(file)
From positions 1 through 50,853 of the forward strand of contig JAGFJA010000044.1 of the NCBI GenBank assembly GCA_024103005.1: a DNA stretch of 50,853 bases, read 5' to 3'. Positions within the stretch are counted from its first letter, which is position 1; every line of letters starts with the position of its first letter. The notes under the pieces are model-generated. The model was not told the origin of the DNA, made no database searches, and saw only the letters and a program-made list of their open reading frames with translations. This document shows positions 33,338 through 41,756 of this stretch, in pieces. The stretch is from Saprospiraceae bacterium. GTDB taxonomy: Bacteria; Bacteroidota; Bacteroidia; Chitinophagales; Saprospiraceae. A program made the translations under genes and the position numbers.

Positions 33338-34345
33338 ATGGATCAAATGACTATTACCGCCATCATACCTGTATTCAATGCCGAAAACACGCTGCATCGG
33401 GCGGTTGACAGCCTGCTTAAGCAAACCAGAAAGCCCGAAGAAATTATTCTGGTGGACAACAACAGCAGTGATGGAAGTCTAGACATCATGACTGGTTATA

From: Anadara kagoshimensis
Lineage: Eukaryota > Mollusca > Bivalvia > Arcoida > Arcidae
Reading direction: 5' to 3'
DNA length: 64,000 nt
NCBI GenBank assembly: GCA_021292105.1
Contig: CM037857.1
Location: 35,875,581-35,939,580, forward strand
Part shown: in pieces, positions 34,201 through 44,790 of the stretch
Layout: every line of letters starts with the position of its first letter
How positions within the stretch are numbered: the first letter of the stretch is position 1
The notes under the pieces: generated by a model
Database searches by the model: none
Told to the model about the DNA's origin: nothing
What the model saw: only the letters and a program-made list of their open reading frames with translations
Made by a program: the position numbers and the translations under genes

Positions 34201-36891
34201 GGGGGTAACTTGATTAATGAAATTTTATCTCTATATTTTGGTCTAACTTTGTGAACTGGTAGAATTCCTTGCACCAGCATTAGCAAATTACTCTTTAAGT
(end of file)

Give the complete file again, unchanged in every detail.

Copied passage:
From positions 1 through 50,853 of the forward strand of contig JAGFJA010000044.1 of the NCBI GenBank assembly GCA_024103005.1: a DNA stretch of 50,853 bases, read 5' to 3'. Positions within the stretch are counted from its first letter, which is position 1; every line of letters starts with the position of its first letter. The notes under the pieces are model-generated. The model was not told the origin of the DNA, made no database searches, and saw only the letters and a program-made list of their open reading frames with translations. This document shows positions 33,338 through 41,756 of this stretch, in pieces. The stretch is from Saprospiraceae bacterium. GTDB taxonomy: Bacteria; Bacteroidota; Bacteroidia; Chitinophagales; Saprospiraceae. A program made the translations under genes and the position numbers.

Positions 33338-34345
33338 ATGGATCAAATGACTATTACCGCCATCATACCTGTATTCAATGCCGAAAACACGCTGCATCGG
33401 GCGGTTGACAGCCTGCTTAAGCAAACCAGAAAGCCCGAAGAAATTATTCTGGTGGACAACAACAGCAGTGATGGAAGTCTAGACATCATGACTGGTTATA

From: Anadara kagoshimensis
Lineage: Eukaryota > Mollusca > Bivalvia > Arcoida > Arcidae
Reading direction: 5' to 3'
DNA length: 64,000 nt
NCBI GenBank assembly: GCA_021292105.1
Contig: CM037857.1
Location: 35,875,581-35,939,580, forward strand
Part shown: in pieces, positions 34,201 through 44,790 of the stretch
Layout: every line of letters starts with the position of its first letter
How positions within the stretch are numbered: the first letter of the stretch is position 1
The notes under the pieces: generated by a model
Database searches by the model: none
Told to the model about the DNA's origin: nothing
What the model saw: only the letters and a program-made list of their open reading frames with translations
Made by a program: the position numbers and the translations under genes

Positions 34201-36891
34201 GGGGGTAACTTGATTAATGAAATTTTATCTCTATATTTTGGTCTAACTTTGTGAACTGGTAGAATTCCTTGCACCAGCATTAGCAAATTACTCTTTAAGT